Probably one of the most common back abnormality is the disc herniation. Some are small while others leave the patient with debilitating pain. When it comes to figuring out what caused the herniation, it’s really a shot in the dark. All you can do is resort back to your lifestyle and history to get a clear answer. What I wanted to do with this article is give a handful of key players in the herniation game.
There is a lot of talk about age being a big factor in disc herniation’s simply from the annulus (which is the outer portion of the disc) weakening with time. I am not convinced that it is the biggest factor but I do believe that it deserves respect. If it WAS more about age then why don’t we see more older people with herniation’s? Why do so many young kids have herniation’s? If age is the main thing, than why don’t ALL of our discs eventually whittle away to nothing? You have to admit, these questions are pretty legit! If you really think about it though, put yourself in a doctors position. Amongst all the possible causes it could be, wouldn’t it make more sense and be easier to blame it on age? It’s a safe zone because it’s not completely false but its not entirely true either.
The best thing you can do is resort back to what has been tested or proven. A world renowned back specialist, Stuart McGill stated in a study he conducted:
Herniation’s tend to occur in younger spines (Adams and Hutton, 1985) … Older spines do not appear to exhibit classic extrusion of nuclear material but rather are characterized by delamination of the annulus layer and radial cracks…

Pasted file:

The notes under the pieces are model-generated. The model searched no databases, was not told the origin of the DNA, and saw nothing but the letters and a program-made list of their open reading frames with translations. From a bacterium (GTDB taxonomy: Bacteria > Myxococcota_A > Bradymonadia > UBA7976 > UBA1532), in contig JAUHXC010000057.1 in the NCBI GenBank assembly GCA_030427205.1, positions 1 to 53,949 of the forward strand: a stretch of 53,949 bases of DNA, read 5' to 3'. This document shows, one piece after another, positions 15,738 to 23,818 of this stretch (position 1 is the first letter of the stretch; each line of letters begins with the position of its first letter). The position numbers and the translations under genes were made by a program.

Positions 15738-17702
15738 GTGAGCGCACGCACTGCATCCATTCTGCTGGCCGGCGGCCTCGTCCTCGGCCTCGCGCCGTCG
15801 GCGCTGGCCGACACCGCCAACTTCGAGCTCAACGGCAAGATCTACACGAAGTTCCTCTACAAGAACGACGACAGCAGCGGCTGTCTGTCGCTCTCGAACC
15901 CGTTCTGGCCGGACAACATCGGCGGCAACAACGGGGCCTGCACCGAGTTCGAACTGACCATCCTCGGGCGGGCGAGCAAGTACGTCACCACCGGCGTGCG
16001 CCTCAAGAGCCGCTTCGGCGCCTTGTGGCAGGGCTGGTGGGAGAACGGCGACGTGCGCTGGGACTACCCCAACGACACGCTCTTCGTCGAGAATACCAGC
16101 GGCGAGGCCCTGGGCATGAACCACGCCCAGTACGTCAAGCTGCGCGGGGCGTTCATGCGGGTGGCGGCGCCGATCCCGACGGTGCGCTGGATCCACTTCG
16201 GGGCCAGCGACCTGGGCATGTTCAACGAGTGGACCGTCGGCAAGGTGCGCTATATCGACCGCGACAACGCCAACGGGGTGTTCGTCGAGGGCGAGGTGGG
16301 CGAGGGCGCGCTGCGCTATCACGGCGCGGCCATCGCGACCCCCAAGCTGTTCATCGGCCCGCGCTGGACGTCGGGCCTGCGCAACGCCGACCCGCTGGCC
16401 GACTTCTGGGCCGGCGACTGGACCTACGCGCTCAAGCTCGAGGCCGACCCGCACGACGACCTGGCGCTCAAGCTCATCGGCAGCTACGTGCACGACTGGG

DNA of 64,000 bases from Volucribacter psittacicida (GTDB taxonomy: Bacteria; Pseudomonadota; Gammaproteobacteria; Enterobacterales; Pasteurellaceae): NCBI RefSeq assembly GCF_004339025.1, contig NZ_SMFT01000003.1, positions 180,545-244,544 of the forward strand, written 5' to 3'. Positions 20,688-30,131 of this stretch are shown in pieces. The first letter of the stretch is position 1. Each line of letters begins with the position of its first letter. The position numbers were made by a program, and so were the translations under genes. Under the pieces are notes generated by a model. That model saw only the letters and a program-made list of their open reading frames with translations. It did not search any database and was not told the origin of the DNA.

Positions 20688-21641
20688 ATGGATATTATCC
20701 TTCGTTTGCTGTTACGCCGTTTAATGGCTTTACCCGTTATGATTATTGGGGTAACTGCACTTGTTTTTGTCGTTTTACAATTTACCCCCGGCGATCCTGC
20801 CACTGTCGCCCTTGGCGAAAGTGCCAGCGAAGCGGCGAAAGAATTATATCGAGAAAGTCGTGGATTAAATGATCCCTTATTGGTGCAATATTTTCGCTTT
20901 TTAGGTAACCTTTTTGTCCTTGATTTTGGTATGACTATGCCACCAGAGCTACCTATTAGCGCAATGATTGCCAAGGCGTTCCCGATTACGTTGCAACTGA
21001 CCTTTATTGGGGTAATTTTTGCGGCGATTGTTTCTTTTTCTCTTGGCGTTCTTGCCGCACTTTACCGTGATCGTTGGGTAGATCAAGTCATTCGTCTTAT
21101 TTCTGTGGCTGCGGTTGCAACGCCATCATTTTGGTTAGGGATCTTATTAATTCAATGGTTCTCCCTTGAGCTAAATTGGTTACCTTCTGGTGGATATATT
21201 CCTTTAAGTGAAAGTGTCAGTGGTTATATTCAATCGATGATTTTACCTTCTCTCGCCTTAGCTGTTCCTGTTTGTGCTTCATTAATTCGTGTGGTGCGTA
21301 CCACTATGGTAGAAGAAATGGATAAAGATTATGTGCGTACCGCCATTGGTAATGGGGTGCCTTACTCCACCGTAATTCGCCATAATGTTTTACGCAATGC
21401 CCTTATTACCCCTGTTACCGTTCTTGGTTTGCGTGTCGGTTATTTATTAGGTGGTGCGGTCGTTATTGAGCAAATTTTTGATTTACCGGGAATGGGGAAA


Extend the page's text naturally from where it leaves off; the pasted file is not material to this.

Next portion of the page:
Of course this doesn’t prove that age isn’t a factor but besides the basic cracking and tearing that happens with age there really isn’t much out there on it. McGill goes on to say;
“Epidemiological data link herniation with sedentary occupations and the sitting posture (Videman, Nurminen, and Troup, 1990). In fact, Wilder and colleagues (1988) documented annular tears in young calf spines from prolonged simulated sitting postures and cyclic compressive loading (i.e., simulated truck driving).”
It’s the destructive factors that are causing discs to herniated. The amount of time we spend on our butts, inactivity and compressive loading is whats causing the damage. As a side note, when it comes to “compressive loading” I believe it’s individuals who have prolonged loads over a lifetime of doing that particular activity along with poor body mechanics. Our spines are designed to handle compressive loads its just how the surrounding structure is reacting to those loads that makes a difference. A 90lb bar squat on someone with a weak foundation is totally different then on someone with a well developed core.
So what do I do if my disc is already herniated?
This is a really good question. So good in fact that I am going to create an entire article around it for you 🙂 Until then I can’t help but point out the obvious.
1) I’m not talking about your mothers advice to always “Sit up straight” or “stop slouching”. Because honestly that mom isn’t impressing me unless she is telling her kinds to stop sitting down all together! Sitting is terrible for your spine whether you can maintain perfect posture or not. I understand that it’s impossible to never sit again but recognize how much you sit during the day. Whether it’s in your car, at home on the couch or whatever. Be mindful of your position.
2) Hopefully by now if your reading this you have started some kind of exercise program. make sure your doing things right. Exercises like sit-ups, bent over rows, squats and exercises alike can really trash your back if your core isn’t prepared for them. If you don’t know whether or not your ready to do them you can either hire a good trainer or read back over a few of my recent articles on Core Endurance.
3) When it comes to working through back pain never consider “pushing through” the pain to find relief. It’s the opposite. You want to recognize what causes pain but stay within you relm of comfort and build from there.
Those are just a few things I have mentioned before and felt the need to bring them back up. I hope this article brings some clarity as to what is going on and what you can do to start fixing your herniation’s. Remember, you can always shoot me an email with any questions you have!
Thanks for reading